Taking the mystery out of how the radiology department works is another way to improve reputation, said Yates. “Some of the radiologists who seem to enjoy the best relationships with members of the medical staff of a hospital are the radiologists that open up the reading room and invite others in to see what happens.”
If a surgeon questions the accuracy of an image interpretation, the radiologist might react in two ways. The radiologist can get defensive, which won’t help build a strong relationship. “The radiologist is not being collegial in their approach,” Yates said. An alternative approach is to ask the referring physician to stop by the reading room to review the images together. “When they look at the case together and the radiologist shows the surgeon the findings and rationale, it can become a conversation. Instead of it being a detente, it’s an opportunity for learning for the physician, and an opportunity to reinforce that positive relationship,” she said. “Or if the radiologist did in fact make an error, their willingness to sit down and discuss the case can smooth over any hard feelings about the case.” Learning how to master discussions about interpretation errors is an essential competency for a radiologist, she said.
Another way to teach referring physicians about radiology capabilities is to hold educational programs, said Muroff. “Many referring physicians, particularly in smaller towns, their education ended when their residency ended. They often don’t know what we can do,” given the rapid changes in radiology technology.
Reputation in Hospitals
When Radiology, Inc. of Indiana wanted to show their Elkhart General Hospital administration what value the radiologists provided, they started tracking all activities outside of study interpretation, including committee work, teaching, research and conferences. They tracked 3,000 value-added hours in one year, and presented this to the administration, who could now more fully understand the value of the radiologists’ services.
The radiologist’s reputation in hospitals is critical, because there’s a lot at stake. “The more valued you are in your community, the harder it is to commoditize you,” said McGinty. Commoditization leads to local groups getting replaced with other groups or with national teleradiology company contracts. “Groups that are intimately integrated into not only medical, but the social and political fabric of the hospital and community rarely get displaced,” said Muroff.
In terms of getting involved at the hospital, McGinty said there should be a radiologist on every committee. This is difficult because radiology productivity is rewarded by the health care payment policy system and individual groups, and is necessary for paying the bills. The big culture changes are in evaluating how you can do things differently, rather than just working harder.
The ACR Imaging 3.0 initiative aims to help radiologist’s reputations by encouraging the notion that radiologists provide added value, and understanding that you have to be an active participant, said Muroff. “You have to get out of the mindset of just cranking out volume.”
Radiologists don’t tend to be the first physicians volunteering, because of the productivity focus, said Yates, however those are ways to demonstrate engagement to the hospital, and it puts them in a position of collaborating with customers, referring physicians.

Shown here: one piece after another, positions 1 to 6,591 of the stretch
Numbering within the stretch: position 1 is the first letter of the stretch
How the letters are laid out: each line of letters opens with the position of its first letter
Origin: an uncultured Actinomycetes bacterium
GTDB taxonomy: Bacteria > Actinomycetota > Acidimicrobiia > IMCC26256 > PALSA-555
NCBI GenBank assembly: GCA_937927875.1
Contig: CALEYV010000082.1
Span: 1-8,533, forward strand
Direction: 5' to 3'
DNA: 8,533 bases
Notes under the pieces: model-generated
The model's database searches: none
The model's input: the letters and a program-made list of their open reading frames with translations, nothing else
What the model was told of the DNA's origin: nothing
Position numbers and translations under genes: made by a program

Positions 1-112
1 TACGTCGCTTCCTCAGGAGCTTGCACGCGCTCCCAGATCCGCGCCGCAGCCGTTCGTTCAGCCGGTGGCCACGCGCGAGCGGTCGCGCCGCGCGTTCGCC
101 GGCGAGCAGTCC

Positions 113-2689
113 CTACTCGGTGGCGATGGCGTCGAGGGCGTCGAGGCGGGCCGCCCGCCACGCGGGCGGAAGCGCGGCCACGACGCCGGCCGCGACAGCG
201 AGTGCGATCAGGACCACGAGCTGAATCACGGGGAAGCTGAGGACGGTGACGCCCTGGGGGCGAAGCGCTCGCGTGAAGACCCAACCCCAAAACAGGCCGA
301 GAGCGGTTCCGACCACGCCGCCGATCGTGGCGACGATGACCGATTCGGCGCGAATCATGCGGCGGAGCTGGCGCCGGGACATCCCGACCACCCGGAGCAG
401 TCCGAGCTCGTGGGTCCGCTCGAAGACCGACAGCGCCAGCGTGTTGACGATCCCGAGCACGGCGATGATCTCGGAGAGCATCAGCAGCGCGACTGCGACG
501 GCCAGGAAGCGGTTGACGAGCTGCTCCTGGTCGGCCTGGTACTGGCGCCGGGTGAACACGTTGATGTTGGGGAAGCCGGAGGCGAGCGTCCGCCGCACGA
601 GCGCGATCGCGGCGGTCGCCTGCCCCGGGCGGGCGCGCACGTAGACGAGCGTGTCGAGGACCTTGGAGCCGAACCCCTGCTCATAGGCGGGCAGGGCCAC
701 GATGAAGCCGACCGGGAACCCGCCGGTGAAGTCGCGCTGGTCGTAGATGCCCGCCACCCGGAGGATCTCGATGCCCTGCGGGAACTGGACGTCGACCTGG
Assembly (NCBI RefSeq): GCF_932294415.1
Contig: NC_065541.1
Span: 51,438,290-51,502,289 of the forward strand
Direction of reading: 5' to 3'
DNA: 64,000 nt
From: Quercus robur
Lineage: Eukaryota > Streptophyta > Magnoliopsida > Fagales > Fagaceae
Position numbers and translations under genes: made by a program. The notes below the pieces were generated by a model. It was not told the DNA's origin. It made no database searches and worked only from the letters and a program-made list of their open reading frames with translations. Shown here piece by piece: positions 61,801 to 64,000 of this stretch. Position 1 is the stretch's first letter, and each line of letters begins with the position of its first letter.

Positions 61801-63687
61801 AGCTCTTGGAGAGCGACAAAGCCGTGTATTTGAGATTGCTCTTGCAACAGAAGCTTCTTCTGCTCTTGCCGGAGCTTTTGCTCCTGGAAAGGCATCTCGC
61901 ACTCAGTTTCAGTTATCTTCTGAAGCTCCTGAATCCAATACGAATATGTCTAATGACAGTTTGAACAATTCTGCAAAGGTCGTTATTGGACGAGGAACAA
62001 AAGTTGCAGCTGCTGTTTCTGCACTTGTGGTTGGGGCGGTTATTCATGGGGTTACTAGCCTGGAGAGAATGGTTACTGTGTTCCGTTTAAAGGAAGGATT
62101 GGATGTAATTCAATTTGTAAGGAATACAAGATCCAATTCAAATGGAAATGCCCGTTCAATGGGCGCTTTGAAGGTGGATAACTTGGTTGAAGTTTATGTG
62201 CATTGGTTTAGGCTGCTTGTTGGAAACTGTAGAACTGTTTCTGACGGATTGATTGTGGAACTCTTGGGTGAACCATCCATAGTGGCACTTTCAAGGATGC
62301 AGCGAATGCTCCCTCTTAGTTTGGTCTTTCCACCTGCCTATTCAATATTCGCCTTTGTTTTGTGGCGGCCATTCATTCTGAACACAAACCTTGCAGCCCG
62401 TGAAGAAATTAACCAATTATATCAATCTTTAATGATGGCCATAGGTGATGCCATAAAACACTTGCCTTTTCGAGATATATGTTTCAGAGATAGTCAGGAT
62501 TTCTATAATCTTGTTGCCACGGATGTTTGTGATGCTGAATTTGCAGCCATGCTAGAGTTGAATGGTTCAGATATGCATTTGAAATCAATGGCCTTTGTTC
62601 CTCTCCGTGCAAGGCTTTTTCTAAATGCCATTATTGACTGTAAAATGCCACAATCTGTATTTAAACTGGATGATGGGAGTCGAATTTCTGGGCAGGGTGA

Involvement directly helps the group’s interests at the hospital as well. Yates gave one instance when serving on a committee would have made a difference for a radiology group. The credentialing committee was putting a physician performance assessment system in place. The committee implemented a review instrument that wasn’t applicable to the radiologists, mandating evaluations for physicians having a small number of cases with adverse events within a certain time period. That might be appropriate for a surgeon with fewer cases, but with a high radiology volume, that didn’t make sense. A hospital might use a one-size-fits-all approach because that’s all they have to use, and they don’t realize how it would affect radiologists.
Radiologists can add value to a committee at a hospital, because they have a unique perspective in that they interface with every other specialty across the health system, said McGinty. Radiologists have been using technology to move data around and for electronic health records for years, and have a lot of wisdom to offer in technology use.
In addition to participation in hospital committees, it’s vital to develop nonclinical skills as well, focusing on leadership, negotiation, human resources and basic finance. “These are all very important for being successful in times ahead,” Muroff said. The health care field is changing, and whenever there are changes, there are opportunities. However, those who do well will do so at the expense of their less innovative and less progressive colleagues, he said.
If you’re just providing interpretations, you’re no different than any other provider, said Muroff, and you’re more vulnerable to replacement. Radiologists are facing increasingly aggressive competition from national entrepreneurial companies. If you’re not readily available for consultations, going to conferences and serving on committees, you’re seen as anonymous and replaceable. “Be significant to the patient and referring physician,” he said. “If we don’t make ourselves visible, we’ll be fungible, replaced by other radiology practices, companies or even be replaced by nonradiologists,” he said.